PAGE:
Ford will cease its manufacturing operations in Australia by October 2016 with the loss of 1200 jobs.
Ford Australia President and CEO Bob Graziano said the company made a loss of $141 million after tax in the last financial year, with a loss of $600 million over the last five years.
Ford Australia employs more than 3500 people at its manufacturing plants at Broadmeadows, in Melbourne's north, and Geelong.
In January last year, the federal government contributed $34 million to Ford's $103 million production upgrade, and the Victorian government an unspecified amount.
At the time the company said the upgrade would mean the Territory and Falcon models would continue to be made in Victoria until 2016.
Ford New Zealand spokesman Tom Clancy said that while the news would "have a major impact on our co-workers across the Tasman, the restructure does not extend to Ford New Zealand."
"Ford's presence in Australia will remain significant - with 1500 team members, more than 200 dealers nationwide and a continued strong commitment to supporting the communities in which the company operates. And Ford Australia and Ford New Zealand will proceed with plans to launch updated versions of the Falcon and Territory in 2014, as well as offering other world-class products, such as the Fiesta, Focus, Ranger and Kuga."
Clancy said the company would also strengthen its product lineup even further with a 30 per cent increase in the number of new vehicles offered to Australian & New Zealand customers by 2016.
Driven editor Matt Greenop said Ford Australia had struggled in recent years - as had all manufacturers of large cars.
"The writing has been on the wall for a while. Holden developed the upcoming VF Commodore as a joint venture with the US, and already sell a left-hand drive version of the car as Chevy SS. That was a clever move to keep development costs down, as the markets change their focus to smaller cars and crossover SUVs. Ford didn't really have that option with the Falcon, in fact there have been rumours that it would be replaced with the global platform Taurus in the near future. Obviously the future is nearly here."
Greenop said Ford New Zealand will continue to source vehicles from Australia until the plants close, but even now brings in products from Europe and Asia.
"The company had hoped to stem the flow of customers out of Falcon with an EcoBoost engine, which was a highly advanced two-litre turbo four-cylinder as opposed to the traditional six-cylinder. Unfortunately, even though the EcoBoost Falcon is a fantastic vehicle out of Australia, the reality was that Falcon buyers don't want a little four-pot, and buyers stayed away."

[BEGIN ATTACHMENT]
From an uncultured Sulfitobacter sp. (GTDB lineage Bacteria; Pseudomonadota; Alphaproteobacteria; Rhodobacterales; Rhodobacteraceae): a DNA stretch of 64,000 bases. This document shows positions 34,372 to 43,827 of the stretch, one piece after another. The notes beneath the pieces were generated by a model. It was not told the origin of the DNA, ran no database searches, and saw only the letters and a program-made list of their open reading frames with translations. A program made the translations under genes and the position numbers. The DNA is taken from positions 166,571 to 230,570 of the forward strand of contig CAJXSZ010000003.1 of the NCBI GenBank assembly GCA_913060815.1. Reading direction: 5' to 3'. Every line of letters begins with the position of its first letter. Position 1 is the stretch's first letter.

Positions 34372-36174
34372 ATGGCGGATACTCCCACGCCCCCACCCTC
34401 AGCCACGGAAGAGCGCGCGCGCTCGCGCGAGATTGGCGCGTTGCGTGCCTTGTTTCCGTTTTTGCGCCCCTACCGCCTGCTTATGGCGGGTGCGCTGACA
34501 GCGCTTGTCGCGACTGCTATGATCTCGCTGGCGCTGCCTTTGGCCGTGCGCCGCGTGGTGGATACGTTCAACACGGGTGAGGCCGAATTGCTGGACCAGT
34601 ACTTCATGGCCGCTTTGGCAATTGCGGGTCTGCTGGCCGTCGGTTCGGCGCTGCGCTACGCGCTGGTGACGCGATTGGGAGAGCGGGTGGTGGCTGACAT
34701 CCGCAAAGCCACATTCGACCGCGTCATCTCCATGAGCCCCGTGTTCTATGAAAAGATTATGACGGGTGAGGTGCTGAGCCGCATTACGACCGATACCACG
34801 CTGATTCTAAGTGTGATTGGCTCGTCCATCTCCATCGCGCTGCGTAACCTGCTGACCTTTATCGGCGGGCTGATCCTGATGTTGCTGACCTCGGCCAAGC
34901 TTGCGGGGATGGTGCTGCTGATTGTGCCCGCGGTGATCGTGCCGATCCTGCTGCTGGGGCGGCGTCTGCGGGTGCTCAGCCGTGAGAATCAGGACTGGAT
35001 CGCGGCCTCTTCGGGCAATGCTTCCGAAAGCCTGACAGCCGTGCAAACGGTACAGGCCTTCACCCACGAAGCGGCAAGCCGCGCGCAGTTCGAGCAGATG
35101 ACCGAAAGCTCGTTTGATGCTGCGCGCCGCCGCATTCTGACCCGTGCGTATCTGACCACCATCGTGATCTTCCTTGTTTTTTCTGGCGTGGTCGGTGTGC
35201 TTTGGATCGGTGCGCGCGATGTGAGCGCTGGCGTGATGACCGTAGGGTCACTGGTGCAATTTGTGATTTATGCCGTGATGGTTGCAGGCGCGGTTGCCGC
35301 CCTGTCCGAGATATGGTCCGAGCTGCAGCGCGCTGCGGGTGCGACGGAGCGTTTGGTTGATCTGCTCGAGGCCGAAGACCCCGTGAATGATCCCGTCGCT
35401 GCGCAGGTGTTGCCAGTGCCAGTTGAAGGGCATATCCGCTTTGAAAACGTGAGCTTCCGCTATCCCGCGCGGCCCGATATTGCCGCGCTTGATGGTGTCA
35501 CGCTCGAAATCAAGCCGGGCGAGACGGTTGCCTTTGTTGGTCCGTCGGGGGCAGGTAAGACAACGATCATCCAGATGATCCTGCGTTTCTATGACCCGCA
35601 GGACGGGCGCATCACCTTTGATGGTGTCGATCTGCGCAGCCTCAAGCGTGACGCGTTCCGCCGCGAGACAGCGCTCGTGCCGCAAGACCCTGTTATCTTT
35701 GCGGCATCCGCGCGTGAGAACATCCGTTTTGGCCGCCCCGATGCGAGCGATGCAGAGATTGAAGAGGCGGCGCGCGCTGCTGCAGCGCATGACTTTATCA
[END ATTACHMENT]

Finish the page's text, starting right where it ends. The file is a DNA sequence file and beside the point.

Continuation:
"Ford's managing director told me that there will be no significant impact on New Zealand operations, and that support for the Falcon and Territory will continue until 2026 and beyond.
"Ford is a global company with a strong presence in Europe, so is taking some big financial hits at the moment, and with petrol prices as high as they are in Australia and here, people just aren't buying big cars. Unfortunately for Ford Australia, their locally-built Falcon and Territory are both sizable machines."
Ford Australia's Bob Graziano said the costs of manufacturing cars in Australia was uncompetitive.
"Manufacturing is not viable for Ford in the long term," he told reporters today.
Graziano said all entitlements would be protected for the 1200 employees whose jobs are affected, and the company will work through the next three years to provide support.
The reduced demand for large cars was a factor in the company's decision, Graziano said.
"There's been a significant change in terms of the total number of vehicles sold in the large car segment," he said.
The company would still roll out the new models of the Falcon and Territory next year but production would cease in October 2016, Graziano said.
Ford would maintain a presence in Australia beyond that date.
"Ford will remain a significant employer in Australia, with more than 1500 team members, as will our network of more than 200 dealers around the country," he said.
Graziano said despite efforts to restructure the business, locally made products continued to be unprofitable while imported products were profitable.
"Our cost structure remained uncompetitive ... it is double that of Europe and four times that of Ford in Asia," he said.
Graziano said the company had made aggressive assumptions about possible future government car industry support and lower labour costs, which he did not think would be acceptable by Australians and would not have made the business profitable.
"We did not leave any stone unturned but even with these assumptions the business case did not stack up," he said.
Graziano said around 650 jobs would be lost in Broadmeadows, while 510 positions would go at Geelong.
He said no decisions had been taken on the company's motorsport teams or about its premium car brand Ford Performance Vehicles.
Australian Manufacturing Workers Union assistant state secretary Leigh Diehm said workers were shocked and devastated by the news.
Diehm said the union would meet with Ford bosses this afternoon to discuss the implications of the decision.
He said it was too early to know what impact the closures would have on the auto components industry, which employs hundreds of thousands of people.
"We're really concerned about it .. the auto components industry not only supplies Ford, (it) also supplies Holden and Toyota. There are hundreds of thousands of Australians employed by these companies. We're really concerned about what the flow-on effects are."
Diehm said car manufacturing was a vital industry for the country and it needed to survive.